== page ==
Wolf Kahn on Frank Stout:

        "Frank Stout and I were upstairs neighbors in a New York loft building way back in 1965. His daughter was a small child at the time, and I had two little girls, aged two and six. The treads on the stairs were worn from the little feet going up and down. With all this domesticity, it took me a little while to recognize that my neighbor was a first-rate painter. His subjects, even then, displayed that unique mixture of tenderness and a slightly malicious humor which continues to be characteristic of his work.

I can clearly recall one early painting of a flimsy black bra hanging somewhat disconsolately over a dirty-yellow radiator to dry. There was a still life of a banged-up coffeepot and pictures of cars with spooky headlights on the road at night. With these paintings Frank was beginning to make an impression in New York.

At that very point, he received the invitation to teach at Marlboro College. For a young artist with a child, a wife, and an intermittent and uncertain source of income, this was a difficult offer to refuse, even if it meant leaving the place "where the action is." It meant foregoing a larger public, critical acclaim, and the attention of collectors and museum people. It took a serious toll on Frank's subsequent public exposure.

However, unlike many young artists who leave New York to teach at colleges, Frank continued to paint and sculpt with undiminished energy and enthusiasm, and never really lost his verve or his inventiveness. The drying-bra humor of city life in the loft gave way to wry and affectionate descriptions of trailers and diners and commentaries on flea-market photos of group occasions. Little, affecting vignettes of Vermont life were part of his work, such as the winter landscape of the Fox Road cemetery, with its only spot of color the small American flag visible above the snow-covered graves.

When it was too cold to paint (paint can't be handled unless it's warm enough), Frank inventively used clay, wood, foam core, and wire screening to do his work. And in everything he did and does, he shows an enviable freedom, a real virtuosity. His work looks effortless and natural, exemplifying what Mallarmé described as "the condition to which every work of art inspires, that of having created itself." "

Selected Press:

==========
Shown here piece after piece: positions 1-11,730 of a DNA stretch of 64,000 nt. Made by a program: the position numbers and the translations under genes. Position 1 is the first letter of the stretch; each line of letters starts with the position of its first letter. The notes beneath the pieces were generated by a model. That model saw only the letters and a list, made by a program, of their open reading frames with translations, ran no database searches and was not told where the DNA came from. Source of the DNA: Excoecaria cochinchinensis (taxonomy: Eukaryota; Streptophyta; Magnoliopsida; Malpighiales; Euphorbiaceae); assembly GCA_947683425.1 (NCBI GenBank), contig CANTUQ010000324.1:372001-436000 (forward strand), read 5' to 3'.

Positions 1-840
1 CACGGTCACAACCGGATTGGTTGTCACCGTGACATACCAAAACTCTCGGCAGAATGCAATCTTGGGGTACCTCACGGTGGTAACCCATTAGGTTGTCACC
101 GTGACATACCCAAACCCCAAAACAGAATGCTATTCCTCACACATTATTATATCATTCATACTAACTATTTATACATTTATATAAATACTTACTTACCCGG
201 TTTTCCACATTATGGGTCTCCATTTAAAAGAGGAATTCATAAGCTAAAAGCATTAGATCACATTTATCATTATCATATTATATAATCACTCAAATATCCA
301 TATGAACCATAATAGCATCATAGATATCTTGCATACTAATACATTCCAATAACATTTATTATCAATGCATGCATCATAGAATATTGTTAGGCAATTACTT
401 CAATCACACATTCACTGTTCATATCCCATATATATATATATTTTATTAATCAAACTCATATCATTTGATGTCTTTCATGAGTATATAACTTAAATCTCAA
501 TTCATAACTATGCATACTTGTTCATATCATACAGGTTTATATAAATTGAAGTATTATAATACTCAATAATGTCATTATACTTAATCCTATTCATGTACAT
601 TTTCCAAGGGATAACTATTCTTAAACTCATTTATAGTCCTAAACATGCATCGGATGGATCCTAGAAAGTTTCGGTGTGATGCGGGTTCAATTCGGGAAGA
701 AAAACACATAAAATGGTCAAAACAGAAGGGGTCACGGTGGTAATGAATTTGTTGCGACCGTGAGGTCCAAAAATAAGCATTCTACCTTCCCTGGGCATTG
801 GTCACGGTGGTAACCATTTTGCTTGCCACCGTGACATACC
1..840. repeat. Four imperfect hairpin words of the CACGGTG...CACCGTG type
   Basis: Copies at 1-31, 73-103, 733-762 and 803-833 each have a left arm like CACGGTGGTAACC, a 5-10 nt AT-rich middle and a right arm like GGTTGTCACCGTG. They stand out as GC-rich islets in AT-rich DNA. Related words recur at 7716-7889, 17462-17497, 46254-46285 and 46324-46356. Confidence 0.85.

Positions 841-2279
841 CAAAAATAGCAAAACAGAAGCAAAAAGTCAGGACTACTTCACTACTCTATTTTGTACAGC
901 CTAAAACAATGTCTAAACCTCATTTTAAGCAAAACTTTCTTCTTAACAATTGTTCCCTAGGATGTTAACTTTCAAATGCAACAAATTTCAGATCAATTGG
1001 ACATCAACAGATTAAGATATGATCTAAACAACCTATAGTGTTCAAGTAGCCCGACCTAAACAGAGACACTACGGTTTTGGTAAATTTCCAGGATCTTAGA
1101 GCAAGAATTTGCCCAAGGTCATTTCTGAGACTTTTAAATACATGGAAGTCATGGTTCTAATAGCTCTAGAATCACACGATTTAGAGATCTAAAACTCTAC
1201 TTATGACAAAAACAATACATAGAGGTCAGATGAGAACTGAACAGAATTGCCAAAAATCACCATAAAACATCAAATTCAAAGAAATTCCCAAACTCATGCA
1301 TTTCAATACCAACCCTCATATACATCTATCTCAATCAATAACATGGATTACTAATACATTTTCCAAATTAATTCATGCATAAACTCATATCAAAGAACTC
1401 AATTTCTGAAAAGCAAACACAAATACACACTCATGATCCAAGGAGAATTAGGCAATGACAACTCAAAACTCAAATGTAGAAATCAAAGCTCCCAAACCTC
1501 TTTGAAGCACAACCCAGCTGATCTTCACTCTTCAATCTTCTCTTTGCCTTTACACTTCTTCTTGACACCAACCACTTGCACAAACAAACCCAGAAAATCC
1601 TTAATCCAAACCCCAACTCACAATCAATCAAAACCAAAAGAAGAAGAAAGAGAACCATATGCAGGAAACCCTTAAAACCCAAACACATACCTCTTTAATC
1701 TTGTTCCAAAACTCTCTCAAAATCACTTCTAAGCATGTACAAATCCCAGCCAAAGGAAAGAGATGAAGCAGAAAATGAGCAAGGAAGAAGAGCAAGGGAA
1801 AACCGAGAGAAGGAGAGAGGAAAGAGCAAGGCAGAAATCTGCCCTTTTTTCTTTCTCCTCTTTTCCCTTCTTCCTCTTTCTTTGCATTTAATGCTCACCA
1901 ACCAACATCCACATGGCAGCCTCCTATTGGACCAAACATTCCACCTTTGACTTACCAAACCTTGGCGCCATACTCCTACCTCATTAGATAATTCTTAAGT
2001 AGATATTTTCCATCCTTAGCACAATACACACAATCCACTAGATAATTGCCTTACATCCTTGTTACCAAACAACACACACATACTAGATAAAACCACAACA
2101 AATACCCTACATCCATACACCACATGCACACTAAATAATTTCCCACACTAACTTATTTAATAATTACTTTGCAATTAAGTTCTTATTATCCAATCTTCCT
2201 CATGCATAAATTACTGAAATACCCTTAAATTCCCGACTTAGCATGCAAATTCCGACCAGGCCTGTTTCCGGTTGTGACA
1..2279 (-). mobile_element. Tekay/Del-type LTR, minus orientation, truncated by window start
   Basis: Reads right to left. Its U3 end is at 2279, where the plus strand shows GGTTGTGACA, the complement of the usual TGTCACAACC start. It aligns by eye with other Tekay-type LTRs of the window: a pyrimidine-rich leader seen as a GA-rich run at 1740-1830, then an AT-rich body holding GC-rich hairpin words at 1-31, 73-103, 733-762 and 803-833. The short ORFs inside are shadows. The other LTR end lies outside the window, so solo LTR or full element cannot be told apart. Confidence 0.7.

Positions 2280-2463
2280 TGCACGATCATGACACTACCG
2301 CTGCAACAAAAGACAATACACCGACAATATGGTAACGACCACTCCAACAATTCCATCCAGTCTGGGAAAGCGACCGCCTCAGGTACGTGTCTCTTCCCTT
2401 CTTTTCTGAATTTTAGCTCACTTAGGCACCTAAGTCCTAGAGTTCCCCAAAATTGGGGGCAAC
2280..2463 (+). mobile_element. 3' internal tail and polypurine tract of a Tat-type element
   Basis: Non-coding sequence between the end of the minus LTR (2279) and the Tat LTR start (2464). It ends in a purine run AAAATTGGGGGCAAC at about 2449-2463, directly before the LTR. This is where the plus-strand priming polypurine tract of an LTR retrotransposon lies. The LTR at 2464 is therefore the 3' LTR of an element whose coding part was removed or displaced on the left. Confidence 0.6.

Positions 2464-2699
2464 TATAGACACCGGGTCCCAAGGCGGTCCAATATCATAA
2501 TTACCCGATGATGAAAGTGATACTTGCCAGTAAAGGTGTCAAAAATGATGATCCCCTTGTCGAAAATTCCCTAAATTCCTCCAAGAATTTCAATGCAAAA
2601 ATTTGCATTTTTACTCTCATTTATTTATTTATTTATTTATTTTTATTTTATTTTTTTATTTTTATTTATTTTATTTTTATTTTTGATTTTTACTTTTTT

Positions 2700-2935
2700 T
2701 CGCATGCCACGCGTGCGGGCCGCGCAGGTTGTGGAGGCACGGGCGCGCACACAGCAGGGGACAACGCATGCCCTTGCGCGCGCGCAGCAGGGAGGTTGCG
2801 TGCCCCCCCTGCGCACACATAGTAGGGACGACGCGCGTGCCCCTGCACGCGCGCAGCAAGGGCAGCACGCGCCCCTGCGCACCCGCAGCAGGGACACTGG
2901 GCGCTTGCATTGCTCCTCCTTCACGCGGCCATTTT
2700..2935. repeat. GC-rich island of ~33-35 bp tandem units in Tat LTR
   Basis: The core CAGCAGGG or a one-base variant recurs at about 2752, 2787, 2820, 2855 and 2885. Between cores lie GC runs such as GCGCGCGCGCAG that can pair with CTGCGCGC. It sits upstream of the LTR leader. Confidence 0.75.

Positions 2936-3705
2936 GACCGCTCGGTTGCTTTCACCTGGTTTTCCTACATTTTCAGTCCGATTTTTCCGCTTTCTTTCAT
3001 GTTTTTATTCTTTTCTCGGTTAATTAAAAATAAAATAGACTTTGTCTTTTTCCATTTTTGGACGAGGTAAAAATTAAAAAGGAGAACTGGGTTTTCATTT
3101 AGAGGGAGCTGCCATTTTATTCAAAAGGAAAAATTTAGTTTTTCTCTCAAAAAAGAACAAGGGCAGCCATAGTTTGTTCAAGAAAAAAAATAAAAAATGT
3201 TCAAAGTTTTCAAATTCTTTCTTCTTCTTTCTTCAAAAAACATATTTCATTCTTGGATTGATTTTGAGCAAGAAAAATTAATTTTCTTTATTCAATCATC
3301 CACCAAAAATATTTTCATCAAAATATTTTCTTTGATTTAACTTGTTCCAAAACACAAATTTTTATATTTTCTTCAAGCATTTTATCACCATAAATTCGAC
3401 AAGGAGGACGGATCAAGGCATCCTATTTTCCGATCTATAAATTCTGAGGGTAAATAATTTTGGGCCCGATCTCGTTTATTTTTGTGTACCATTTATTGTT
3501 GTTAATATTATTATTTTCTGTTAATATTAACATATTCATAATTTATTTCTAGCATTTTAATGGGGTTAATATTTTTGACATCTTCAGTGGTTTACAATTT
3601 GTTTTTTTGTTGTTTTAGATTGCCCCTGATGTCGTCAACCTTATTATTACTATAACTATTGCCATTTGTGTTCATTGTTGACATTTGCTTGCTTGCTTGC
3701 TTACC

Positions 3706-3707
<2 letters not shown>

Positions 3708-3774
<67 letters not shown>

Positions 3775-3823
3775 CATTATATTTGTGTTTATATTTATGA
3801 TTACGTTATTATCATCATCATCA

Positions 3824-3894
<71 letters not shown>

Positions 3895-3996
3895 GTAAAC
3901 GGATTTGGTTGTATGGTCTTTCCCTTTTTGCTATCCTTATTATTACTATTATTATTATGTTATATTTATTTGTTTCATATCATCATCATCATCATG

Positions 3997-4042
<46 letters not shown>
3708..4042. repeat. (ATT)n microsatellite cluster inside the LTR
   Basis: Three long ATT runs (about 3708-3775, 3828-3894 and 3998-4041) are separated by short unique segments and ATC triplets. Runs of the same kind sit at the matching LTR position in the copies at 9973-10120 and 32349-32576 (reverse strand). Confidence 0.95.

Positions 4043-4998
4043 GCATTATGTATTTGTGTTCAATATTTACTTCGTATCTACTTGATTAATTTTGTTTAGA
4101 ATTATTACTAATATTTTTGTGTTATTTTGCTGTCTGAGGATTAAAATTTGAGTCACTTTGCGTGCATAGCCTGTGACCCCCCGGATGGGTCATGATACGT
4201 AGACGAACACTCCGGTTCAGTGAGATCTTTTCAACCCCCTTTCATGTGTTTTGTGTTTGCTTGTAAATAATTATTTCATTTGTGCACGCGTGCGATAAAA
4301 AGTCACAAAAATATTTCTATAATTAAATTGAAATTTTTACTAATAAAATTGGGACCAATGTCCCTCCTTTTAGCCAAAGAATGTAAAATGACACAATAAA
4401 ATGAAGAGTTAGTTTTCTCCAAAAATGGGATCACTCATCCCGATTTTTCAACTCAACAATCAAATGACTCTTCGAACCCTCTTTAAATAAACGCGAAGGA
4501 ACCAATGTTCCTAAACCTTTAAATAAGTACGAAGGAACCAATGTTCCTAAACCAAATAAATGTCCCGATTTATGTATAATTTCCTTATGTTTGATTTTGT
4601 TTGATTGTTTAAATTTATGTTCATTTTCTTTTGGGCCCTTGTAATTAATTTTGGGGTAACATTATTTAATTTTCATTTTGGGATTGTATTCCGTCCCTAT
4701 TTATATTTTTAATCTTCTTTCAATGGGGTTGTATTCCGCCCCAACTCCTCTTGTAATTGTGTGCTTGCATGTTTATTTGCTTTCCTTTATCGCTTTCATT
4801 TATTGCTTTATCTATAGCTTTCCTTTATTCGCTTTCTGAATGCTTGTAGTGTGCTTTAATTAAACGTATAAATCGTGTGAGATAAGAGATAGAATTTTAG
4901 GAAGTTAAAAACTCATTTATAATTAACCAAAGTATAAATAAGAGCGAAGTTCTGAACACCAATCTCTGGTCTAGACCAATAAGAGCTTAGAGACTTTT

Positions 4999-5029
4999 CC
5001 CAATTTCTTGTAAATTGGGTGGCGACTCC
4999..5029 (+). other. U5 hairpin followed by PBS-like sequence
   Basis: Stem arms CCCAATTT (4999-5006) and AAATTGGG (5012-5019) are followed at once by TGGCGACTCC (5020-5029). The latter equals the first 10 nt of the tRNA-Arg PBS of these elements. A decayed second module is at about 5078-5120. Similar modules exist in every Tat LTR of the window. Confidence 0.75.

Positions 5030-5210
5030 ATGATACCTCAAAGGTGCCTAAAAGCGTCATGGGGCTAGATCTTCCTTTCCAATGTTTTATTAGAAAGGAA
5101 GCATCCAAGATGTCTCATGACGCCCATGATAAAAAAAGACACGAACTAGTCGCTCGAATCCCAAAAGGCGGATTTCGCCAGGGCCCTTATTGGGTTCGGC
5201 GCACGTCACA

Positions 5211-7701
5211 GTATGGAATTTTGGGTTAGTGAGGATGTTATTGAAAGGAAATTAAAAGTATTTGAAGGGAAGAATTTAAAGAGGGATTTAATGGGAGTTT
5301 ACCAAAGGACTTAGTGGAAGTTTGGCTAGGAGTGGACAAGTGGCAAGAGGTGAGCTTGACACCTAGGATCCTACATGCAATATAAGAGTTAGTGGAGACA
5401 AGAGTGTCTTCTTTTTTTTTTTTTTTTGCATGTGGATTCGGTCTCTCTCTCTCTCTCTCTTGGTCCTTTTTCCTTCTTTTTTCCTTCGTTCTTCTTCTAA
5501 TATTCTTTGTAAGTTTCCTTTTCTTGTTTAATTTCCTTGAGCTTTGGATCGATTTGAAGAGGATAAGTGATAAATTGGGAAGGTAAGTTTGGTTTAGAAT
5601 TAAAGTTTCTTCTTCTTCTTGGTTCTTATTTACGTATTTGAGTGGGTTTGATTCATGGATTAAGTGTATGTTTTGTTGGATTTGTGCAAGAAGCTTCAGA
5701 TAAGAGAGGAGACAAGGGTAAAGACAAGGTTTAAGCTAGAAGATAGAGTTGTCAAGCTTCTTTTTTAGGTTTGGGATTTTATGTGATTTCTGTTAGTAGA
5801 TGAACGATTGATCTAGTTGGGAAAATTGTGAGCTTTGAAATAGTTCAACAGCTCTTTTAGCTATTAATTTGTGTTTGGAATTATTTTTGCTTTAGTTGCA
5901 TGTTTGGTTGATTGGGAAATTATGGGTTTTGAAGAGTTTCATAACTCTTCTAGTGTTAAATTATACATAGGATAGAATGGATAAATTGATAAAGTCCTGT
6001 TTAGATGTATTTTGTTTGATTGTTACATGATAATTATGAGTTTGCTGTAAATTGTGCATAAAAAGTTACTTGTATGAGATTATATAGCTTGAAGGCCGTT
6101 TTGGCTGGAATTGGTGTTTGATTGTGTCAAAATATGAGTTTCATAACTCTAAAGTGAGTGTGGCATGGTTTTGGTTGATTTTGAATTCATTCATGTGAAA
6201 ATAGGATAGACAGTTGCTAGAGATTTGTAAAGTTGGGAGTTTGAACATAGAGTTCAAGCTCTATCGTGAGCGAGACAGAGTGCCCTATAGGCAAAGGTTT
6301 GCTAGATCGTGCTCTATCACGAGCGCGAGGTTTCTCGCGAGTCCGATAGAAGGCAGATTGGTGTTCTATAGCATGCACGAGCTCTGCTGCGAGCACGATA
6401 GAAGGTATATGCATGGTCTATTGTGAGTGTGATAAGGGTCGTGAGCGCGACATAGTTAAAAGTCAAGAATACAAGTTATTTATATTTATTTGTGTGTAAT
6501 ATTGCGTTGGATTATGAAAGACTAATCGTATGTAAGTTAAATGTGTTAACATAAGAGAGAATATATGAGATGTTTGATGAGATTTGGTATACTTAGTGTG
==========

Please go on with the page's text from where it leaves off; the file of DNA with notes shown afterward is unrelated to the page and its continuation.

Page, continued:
"A painter with a deft touch and a gently comical world view…Don’t miss the delightful portrait of Philip Pearlstein."
The New York Times

        "Droves of contemporary artists employing high-tech implements, suitably obtuse theories and hundreds of square feet of exhibition space only dream of the disassociated effect Frank Stout achieves with materials as quotidian as oil paint and canvas...These sweeping ruminations on individuality and anonymity evoke a smoky meat-and-potatoes America, one that's not so much bygone, as absorbed into our collective memory... The figures populating the paintings look out expectantly, as if they were relying on us to fulfill our role in some unnameable bargain. These personages, at once bland and grotesque are flicked into life by Mr. Stout's deft and wicked brush...Compelling, uncanny, and this side of cruel, Mr. Stout, something of a prophet, is more disconcerting than Francis Bacon ever was."
The New York Observer

        "…In recent years, Stout has been especially productive…the materials themselves, many of them unconventional, seem to have ignited a new exuberance in his art. With a mastery earned by decades of drawing…and with an accuracy of perception that makes sport of mere exactitude, he gives form to inspirations comical, sublime, or in recognition of our human predicament—both."
David Rohn, Curator

    "The work of Frank Stout has an unusual paradox: the painterly eloquence, which seems to evoke a deceptive ease in depicting modes of appearances, is betrayed by a compulsive need to iterate expressionistic gestures throughout the picture planes.

Frank Stout is a product of the movement that in the 1950s began to counter the prevailing abstract styles by working with the figure—Alex Katz, Fairfield Porter, Jan Muller, Wolf Kahn, and Bob Thompson were among the leading proponents of this approach. Unlike most of his contemporaries, however, Stout’s interest in the figure has a particular emphasis on lesser expressionistic pathos. His descriptive representation of subdued facial expression projects his own empathy for each individual he portrays. One gets the feeling that Stout might deliberately choose whether to invent his own figure or to work from photographs in order to increase the freedom of spontaneity. This choice is perhaps essential in reading the intentionality behind Stout’s work.

The two paintings in the show, “Nursing School Graduates” and “Highschool Graduate,” are good examples of Stout’s most successful syntheses of descriptive form and his insistence on flattening the picture plane. He manages to achieve this by a grid-like repetition of brushwork, which operates via a multitude of gestures that are more akin to intimate expressionistic calligraphy than to the large silhouettes in Alex Katz’s monumental canvases. In this respect, Frank Stout is closer to the Abstract Expressionists in terms of content rather than size. Furthermore, Stout’s foremost seductive quality is the luminous liquidity he gives both to the paint and to the painted alike, creating an evanescence of lightness and spirit. Stout’s sincerity, meanwhile, would never allow him to be too clever. "
The Brooklyn Rail